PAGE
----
The jokester and mentor material ended up in one of my favorite stories I've ever written anytime for any pub, a four-part profile on Robbie that closed with an anecdote from Adam Podlesh about Robbie drilling 45-yard field goals in practice over a makeshift goalpost — i.e. a ball boy holding his arms over his head.

One of the other parts of the profile was "Robbie the Organizer," about how he organized a weekly special teams dinner to build camaraderie in a naturally disparate group. I thought of that last month while debating online and via text with my friend Shaun Davis, who co-hosts the WGN podcast Down and Distance with Jarrett Payton, son of Walter.

Shaun and JP were debating Robbie's captainship, and whether a kicker should ever be a captain. Jarrett's argument was that Robbie has a resume and players respect his work, his experience and his achievements.

Shaun's argument was more about the Bears than about Gould — that a kicker as a captain speaks ill of a team's overall talent level, and hence is a harbinger for a failed season.

My counter argument was that the Bears went six straight years with a long snapper as captain, a stretch which included a division title. And no offense to Pat Mannelly, but I don't have a treasure trove of Pat Mannelly football memories.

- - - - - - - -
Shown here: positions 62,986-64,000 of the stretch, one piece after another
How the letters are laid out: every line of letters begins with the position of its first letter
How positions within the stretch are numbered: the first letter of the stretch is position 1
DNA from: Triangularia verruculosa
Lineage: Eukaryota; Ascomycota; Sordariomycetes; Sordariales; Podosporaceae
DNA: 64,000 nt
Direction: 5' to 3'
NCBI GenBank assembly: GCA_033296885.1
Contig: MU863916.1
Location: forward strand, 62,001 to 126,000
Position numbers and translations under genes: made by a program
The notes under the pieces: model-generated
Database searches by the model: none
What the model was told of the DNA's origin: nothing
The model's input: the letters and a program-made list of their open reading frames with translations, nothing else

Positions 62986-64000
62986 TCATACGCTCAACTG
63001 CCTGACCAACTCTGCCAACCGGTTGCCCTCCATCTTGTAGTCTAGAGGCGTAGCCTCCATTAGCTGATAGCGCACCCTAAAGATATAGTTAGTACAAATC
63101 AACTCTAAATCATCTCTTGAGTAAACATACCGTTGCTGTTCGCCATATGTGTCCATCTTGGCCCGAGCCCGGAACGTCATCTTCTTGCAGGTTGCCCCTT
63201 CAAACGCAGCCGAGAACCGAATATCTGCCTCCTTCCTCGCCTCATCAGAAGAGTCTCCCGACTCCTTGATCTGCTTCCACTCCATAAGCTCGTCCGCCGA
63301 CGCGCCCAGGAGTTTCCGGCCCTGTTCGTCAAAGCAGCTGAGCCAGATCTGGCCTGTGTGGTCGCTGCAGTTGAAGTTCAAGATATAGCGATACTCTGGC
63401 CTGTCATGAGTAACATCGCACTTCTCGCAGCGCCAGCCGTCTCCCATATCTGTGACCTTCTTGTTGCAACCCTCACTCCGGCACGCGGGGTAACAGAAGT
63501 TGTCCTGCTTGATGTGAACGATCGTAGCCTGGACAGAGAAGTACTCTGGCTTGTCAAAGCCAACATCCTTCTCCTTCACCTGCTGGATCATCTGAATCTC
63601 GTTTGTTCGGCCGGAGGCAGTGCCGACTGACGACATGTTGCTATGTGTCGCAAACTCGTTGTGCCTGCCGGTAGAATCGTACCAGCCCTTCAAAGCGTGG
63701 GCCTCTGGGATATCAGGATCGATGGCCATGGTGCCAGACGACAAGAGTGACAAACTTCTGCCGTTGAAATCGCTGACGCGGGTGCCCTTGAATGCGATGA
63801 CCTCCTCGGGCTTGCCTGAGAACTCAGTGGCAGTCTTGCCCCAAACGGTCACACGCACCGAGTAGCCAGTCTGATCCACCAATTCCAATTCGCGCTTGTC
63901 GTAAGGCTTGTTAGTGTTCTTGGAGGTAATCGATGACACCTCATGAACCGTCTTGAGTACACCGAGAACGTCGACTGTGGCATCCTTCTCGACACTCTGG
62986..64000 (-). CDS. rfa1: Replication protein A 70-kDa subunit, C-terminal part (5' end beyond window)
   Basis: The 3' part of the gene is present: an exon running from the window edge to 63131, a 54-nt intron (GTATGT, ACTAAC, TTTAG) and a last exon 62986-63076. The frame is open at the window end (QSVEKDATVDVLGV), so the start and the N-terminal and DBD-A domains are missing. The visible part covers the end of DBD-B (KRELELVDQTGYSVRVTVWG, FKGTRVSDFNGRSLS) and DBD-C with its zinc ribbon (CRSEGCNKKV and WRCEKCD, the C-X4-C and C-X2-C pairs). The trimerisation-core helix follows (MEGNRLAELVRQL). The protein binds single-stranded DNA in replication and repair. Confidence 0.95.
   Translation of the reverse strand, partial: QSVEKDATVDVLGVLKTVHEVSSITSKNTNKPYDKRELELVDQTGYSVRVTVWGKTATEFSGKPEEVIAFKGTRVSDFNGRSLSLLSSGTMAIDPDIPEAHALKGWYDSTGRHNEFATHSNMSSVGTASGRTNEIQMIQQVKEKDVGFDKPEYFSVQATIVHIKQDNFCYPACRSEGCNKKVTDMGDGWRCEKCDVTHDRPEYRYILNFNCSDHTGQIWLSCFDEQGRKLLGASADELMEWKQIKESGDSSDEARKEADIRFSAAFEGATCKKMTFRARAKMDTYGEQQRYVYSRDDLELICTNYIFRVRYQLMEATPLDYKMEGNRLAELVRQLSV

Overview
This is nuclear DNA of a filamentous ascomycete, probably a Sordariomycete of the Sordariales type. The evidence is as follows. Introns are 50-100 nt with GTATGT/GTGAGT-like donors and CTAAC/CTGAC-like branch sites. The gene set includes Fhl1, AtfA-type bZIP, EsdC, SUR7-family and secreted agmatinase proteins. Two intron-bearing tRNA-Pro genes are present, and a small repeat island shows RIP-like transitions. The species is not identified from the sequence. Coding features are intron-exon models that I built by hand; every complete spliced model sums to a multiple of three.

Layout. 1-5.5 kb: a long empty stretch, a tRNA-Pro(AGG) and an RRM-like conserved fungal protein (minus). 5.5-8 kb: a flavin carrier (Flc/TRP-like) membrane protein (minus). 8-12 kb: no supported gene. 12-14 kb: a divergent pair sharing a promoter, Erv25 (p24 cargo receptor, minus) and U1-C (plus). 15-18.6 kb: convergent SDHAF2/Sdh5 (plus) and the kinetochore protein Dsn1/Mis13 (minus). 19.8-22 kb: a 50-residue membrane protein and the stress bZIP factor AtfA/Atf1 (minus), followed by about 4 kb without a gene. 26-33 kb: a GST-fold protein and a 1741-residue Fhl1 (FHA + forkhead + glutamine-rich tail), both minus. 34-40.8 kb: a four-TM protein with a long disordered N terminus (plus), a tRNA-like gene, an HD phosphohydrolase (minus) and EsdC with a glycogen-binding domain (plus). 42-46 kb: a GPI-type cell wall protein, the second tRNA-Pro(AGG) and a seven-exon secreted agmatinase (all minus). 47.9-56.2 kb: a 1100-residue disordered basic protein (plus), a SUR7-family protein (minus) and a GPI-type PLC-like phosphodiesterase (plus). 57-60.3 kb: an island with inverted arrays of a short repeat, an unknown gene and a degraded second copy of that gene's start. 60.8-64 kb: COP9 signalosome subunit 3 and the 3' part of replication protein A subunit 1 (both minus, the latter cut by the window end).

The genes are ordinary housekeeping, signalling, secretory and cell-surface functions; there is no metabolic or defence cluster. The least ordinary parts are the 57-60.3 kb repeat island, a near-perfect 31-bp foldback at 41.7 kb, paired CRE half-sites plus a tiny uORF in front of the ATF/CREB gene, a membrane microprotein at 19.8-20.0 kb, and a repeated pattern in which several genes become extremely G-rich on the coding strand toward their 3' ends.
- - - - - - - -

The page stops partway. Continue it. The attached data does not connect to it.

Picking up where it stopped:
I have approximately one bajillion of Gould, a number that reached one-bajillion-and-one last Sunday when he went three-for-three on field goals, including his franchise-best 19th 50-yarder and later his 11th career game-winning kick, which I define as any kick in the game's final two minutes that provides the team's final points plus the game's point difference.

The winner was Gould's ninth field goal in 2015. He had nine all of last year, far and away his career low.